More importantly, she was using her empathy to monitor Hunter, and she was—right at that moment—trying to deal with the discomfort his feelings caused her. She was even brave enough to contrast those feelings with what the boy felt for his father. Moreover, she’d not tried to influence Hunter with her gift in any way. She’d built shields around her empathy for a while, but she’d not tried to manipulate her son with it, and now those shields were down and she was “listening” to all of Hunter’s feelings. It was not easy for her, but she was doing it.
Niall was proud of both of his great-granddaughters. The one sitting next to him had embraced the fairy within her and would become an excellent addition to Faerie if she decided to go there. The other one—so like his sister that it was sometimes frightening—had embraced her fairy part only to the point that it suited her.
Niall smiled toward the tent where red sparks were still periodically appearing and then turning into fairy dust. He’d never seen the full effects of his sister’s bond with her demon; in fact, he’d only seen them together once—as the demon lay dying. She had wanted to die as well, but couldn’t because the demon’s parents had cursed her to have a long life.
When he’d hidden her away in the human world with the handmaidens of the so-called Oracle of Delphi, he’d simply hoped to help her conceal her new gift of future-sight―which she’d yet to learn how to control. He’d had no idea he was putting her into the path of a vampire who would ensure her long existence in the human realm.
He sighed. A fairy living in another realm would eventually attune more to the “time” of that realm. However, it took many centuries for that to happen. He, for example, had not felt any change during his years with Viola. But eventually a fairy would begin to age more rapidly if he or she stayed in the human realm. The same was true with demons that chose to stay there, which was one of the reasons why the populations of both groups had never been particularly high in that realm.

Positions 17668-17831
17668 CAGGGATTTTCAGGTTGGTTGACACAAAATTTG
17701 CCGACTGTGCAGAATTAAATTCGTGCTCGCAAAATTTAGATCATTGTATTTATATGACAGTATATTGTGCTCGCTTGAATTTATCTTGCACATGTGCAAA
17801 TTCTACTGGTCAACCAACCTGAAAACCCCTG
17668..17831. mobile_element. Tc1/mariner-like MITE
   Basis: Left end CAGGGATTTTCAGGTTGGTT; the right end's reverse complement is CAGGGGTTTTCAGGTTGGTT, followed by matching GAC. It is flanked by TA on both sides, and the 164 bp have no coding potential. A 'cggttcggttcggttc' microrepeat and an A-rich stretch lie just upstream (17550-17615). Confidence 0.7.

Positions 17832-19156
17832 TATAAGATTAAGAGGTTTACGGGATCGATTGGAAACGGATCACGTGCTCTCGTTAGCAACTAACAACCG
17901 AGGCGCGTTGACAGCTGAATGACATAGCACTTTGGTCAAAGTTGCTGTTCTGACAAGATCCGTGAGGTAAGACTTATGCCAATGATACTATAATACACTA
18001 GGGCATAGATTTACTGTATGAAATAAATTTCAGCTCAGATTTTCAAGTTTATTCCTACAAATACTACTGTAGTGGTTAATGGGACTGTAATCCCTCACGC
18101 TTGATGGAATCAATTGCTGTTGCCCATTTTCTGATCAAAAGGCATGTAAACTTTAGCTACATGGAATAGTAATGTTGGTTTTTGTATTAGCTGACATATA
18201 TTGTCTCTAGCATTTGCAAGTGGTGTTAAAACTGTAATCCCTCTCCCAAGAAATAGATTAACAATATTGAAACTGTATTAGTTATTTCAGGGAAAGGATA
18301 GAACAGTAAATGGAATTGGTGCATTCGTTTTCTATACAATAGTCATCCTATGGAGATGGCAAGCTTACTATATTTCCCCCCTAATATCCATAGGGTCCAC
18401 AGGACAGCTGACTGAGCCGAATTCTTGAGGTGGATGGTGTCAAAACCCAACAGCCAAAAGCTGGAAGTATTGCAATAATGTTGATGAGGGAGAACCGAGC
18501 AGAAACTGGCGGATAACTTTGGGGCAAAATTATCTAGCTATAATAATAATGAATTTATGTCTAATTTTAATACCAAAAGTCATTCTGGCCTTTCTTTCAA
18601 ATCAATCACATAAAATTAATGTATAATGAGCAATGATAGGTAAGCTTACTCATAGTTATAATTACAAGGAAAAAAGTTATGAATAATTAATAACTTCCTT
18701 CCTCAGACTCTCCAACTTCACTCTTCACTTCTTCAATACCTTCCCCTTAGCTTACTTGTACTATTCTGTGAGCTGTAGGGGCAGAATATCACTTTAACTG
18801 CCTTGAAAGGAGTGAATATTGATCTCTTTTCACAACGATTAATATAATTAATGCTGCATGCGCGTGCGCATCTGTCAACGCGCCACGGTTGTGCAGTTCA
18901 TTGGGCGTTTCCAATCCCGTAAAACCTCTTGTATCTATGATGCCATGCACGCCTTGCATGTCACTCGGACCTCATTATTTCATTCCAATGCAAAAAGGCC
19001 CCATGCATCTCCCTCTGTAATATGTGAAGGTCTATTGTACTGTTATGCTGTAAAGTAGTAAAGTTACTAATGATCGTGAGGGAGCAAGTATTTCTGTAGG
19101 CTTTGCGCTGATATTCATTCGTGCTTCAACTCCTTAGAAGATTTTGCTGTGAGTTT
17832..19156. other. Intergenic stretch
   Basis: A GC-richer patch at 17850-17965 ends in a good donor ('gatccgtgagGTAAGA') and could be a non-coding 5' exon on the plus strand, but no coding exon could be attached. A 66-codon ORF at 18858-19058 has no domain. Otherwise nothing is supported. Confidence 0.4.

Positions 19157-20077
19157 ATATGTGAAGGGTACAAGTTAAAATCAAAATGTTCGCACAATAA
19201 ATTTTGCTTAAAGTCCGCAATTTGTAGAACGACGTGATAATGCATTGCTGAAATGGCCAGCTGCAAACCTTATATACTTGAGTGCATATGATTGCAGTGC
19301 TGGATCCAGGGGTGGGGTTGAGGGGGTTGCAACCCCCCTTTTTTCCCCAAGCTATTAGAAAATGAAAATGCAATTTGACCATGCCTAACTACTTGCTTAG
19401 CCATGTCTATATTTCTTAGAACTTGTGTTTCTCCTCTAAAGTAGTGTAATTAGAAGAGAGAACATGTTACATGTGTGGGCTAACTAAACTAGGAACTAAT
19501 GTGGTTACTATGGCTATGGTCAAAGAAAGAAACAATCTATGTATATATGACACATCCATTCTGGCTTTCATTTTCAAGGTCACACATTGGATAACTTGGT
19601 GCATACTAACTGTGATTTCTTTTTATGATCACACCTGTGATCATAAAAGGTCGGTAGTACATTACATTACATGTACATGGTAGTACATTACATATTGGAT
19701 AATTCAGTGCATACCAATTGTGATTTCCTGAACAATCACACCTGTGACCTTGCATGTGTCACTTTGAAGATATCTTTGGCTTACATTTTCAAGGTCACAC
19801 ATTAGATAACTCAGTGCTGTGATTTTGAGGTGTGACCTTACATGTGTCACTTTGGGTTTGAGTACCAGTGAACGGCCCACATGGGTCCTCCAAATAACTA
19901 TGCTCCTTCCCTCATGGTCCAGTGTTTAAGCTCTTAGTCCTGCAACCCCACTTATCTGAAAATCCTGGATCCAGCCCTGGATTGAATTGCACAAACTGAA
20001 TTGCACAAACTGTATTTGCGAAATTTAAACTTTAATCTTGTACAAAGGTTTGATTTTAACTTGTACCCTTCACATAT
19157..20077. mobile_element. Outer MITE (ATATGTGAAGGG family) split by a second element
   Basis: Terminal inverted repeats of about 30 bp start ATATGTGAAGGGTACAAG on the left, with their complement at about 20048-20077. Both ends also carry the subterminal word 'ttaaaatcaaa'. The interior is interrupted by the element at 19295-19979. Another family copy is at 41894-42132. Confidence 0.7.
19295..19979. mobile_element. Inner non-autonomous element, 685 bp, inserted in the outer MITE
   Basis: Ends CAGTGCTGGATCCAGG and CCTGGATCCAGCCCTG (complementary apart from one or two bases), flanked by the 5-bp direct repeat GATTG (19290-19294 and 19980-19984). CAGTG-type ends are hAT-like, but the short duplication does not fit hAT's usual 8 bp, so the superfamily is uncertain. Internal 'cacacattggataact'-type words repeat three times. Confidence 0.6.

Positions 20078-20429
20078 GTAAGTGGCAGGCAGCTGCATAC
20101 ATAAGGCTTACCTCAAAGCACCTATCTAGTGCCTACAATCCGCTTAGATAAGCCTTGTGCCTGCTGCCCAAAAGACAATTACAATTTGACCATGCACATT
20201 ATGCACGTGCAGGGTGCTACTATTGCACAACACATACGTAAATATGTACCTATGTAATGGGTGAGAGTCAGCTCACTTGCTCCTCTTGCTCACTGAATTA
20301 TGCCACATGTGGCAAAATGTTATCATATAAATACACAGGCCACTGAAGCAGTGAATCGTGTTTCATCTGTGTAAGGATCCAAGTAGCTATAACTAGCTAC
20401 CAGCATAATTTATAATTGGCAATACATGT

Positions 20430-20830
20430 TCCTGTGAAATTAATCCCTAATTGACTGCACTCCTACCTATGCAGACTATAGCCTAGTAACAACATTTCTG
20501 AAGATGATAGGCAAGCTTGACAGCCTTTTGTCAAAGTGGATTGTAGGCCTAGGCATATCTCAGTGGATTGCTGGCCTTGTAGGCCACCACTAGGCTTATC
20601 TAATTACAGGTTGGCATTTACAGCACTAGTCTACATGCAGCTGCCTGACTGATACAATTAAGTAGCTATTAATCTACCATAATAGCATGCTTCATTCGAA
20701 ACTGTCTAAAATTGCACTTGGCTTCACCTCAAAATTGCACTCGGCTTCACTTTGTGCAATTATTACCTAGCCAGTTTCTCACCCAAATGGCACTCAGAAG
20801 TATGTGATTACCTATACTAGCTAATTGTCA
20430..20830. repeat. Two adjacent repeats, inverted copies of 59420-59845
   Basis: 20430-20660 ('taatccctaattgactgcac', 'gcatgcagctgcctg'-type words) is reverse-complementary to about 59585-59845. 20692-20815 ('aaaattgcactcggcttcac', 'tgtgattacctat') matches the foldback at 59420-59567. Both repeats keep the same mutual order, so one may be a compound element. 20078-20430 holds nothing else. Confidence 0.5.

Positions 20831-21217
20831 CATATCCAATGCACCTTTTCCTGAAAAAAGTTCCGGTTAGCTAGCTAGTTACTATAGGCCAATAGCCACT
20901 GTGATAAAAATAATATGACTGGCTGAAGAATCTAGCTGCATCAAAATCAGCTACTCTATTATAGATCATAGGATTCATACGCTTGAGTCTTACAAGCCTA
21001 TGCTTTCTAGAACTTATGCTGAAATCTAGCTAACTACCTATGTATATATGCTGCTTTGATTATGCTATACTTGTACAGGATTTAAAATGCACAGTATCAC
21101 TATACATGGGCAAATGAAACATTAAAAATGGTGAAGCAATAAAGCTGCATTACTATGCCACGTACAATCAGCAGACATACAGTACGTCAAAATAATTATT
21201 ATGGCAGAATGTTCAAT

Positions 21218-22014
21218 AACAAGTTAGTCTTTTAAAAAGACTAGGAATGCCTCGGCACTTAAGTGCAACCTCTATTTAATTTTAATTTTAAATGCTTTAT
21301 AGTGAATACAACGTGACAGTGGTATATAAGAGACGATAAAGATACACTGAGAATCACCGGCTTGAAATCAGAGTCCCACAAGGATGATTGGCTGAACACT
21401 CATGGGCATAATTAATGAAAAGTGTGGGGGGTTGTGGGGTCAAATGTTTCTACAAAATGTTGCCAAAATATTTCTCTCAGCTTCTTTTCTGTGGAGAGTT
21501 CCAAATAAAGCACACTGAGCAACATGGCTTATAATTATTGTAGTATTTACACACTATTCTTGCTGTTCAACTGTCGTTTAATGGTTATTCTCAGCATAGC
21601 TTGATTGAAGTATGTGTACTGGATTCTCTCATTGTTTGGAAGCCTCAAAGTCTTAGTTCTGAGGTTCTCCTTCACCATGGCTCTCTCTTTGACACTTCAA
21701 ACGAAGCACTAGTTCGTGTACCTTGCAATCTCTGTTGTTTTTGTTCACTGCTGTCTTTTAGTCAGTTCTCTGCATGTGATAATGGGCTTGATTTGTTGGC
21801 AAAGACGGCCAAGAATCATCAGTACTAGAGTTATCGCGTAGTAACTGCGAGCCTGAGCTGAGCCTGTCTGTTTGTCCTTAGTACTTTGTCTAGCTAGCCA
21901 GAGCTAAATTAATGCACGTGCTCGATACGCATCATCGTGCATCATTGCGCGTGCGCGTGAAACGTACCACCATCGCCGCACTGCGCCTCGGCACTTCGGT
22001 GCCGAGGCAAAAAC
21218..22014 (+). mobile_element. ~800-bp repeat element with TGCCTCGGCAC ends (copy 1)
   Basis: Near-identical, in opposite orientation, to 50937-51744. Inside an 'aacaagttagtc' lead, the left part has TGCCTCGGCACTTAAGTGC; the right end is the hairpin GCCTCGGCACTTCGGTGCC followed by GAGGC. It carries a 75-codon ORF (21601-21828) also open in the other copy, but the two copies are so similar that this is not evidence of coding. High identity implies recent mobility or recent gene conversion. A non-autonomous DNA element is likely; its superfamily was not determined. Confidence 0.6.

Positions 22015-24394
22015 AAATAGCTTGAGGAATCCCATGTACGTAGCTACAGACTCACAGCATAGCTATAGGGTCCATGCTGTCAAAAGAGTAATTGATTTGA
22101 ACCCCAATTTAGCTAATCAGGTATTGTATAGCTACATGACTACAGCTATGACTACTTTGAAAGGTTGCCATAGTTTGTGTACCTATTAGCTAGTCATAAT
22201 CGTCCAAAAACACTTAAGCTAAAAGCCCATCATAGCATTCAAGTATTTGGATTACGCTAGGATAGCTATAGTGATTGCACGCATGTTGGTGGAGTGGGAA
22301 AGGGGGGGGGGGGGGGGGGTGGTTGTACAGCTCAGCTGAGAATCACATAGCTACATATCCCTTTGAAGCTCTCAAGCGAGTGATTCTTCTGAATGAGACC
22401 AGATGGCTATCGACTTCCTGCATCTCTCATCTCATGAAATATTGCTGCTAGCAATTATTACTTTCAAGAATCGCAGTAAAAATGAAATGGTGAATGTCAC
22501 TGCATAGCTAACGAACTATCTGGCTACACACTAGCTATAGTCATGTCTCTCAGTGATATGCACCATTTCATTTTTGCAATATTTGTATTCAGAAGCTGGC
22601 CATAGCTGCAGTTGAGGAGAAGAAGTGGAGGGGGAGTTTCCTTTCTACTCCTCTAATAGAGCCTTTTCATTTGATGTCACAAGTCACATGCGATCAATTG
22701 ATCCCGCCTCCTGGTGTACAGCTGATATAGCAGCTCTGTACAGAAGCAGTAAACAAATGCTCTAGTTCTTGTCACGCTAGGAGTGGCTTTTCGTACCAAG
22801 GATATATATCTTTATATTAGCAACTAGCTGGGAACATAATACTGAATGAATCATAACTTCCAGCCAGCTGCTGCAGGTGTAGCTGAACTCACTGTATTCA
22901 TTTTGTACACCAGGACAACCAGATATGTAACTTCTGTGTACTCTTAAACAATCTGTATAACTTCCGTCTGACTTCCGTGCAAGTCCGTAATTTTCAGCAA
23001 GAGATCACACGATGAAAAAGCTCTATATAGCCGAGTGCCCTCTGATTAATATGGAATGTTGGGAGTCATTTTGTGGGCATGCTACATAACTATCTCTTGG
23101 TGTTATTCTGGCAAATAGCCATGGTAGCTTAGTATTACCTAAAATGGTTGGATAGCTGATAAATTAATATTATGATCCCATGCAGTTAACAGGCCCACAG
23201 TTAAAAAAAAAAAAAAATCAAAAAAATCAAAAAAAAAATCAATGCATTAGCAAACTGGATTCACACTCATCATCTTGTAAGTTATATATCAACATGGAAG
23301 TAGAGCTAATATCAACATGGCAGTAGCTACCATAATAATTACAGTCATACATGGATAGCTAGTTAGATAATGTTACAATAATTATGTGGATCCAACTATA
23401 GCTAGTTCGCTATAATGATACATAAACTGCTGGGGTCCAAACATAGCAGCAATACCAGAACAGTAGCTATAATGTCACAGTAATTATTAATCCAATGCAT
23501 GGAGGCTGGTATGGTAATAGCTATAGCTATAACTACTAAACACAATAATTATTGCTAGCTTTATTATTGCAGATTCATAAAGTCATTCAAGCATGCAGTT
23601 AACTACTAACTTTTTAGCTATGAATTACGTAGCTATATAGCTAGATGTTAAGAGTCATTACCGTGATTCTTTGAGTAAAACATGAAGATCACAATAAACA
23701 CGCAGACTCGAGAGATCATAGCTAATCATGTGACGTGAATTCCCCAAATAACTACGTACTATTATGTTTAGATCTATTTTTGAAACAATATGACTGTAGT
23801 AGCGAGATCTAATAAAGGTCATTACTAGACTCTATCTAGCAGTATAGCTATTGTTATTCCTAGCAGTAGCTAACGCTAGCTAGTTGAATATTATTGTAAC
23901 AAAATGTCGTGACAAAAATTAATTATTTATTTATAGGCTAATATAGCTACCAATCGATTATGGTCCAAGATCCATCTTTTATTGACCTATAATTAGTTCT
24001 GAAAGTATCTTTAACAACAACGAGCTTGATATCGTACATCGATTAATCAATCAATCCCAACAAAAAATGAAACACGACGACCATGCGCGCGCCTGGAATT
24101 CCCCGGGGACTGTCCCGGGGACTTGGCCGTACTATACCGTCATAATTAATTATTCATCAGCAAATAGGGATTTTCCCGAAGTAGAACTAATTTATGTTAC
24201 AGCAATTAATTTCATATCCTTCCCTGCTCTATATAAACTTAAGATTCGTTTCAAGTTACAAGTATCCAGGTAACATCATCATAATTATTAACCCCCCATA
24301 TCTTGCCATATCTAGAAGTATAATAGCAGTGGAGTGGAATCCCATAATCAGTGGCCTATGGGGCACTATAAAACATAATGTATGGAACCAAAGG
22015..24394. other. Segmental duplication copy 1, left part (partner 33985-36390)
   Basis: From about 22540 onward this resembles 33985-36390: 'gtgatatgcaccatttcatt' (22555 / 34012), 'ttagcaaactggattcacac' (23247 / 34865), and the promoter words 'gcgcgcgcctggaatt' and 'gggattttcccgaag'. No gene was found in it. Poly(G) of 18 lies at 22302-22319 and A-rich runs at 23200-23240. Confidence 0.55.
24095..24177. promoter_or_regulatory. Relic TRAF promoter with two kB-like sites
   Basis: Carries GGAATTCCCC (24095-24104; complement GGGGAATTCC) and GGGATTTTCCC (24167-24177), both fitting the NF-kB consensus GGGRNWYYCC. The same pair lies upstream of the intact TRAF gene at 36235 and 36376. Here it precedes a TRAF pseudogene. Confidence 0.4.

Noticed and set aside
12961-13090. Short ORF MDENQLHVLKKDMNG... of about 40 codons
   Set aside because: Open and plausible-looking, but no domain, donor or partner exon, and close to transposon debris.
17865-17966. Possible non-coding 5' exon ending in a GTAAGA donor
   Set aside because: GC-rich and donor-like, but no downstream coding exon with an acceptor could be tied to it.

But―finally―after more than a hundred years, his sister too had begun to age like a human. By then—because of her extraordinarily long life and her intermittent prophesies to them, she was revered by the Spartans and well-taken care of and protected. She’d been happy about her aging and hopeful for her own death.
However, because of the curse of her beloved’s mother, she could not see the danger that was lurking in the form of the cruel vampire, Appius, who wanted to tie her to his side and use her to further his own ambitions and power-hungry greed. And once his sister had become vampire, she had truly been shackled to an eternal existence apart from her beloved. The only thing to give her hope had been her mate’s prophesy.
His sister had not seen Appius coming, just as the curse had foretold, and the vampire had brutalized her for many, many years. Niall had tried to get to her, but he could not find her for a long time. Guessing that she was Fae, Appius had used magic to conceal her. He’d also moved her around a lot.
It had taken Niall a long time—even by fairy standards, but even more by human standards—to find his sister. He’d gone to her to try to save her, but she’d shunned him. Her maker had commanded her not to leave and had directed her to tell him of all threats she saw with her future-sight, so that meant she had already told Appius about Niall’s coming there. In fact, Niall had barely escaped the trap that Appius had laid for him.
But Niall had recognized that his sister was also giving him a breadcrumb—as she’d always loved to do, even when they were children. And after many years, he was able to develop a magic spell to ensure that she couldn’t see his future plans. And then he’d taken a specially-made silver sword and cut the head off of Appius Livius Ocella. He only regretted that he couldn’t make the pain last longer. However, he’d had zero regrets about killing that monster as he’d grasped his sister’s weakened and broken body to his, given her some of his blood, and teleported her out of Appius’s lair.
She’d told him not long ago that if he’d not saved her from Appius, she would have been tied to him for millennia. She’d also told him that she would have never found and turned Godric and that Appius would have been the one to turn Eric, who would have suffered unspeakable abuse at the hands of his maker during his early years.
Now, knowing Eric, Niall was doubly happy that he’d saved both his sister and the Viking from Appius. Yes—his sword had looked very good stained with Appius’s blood.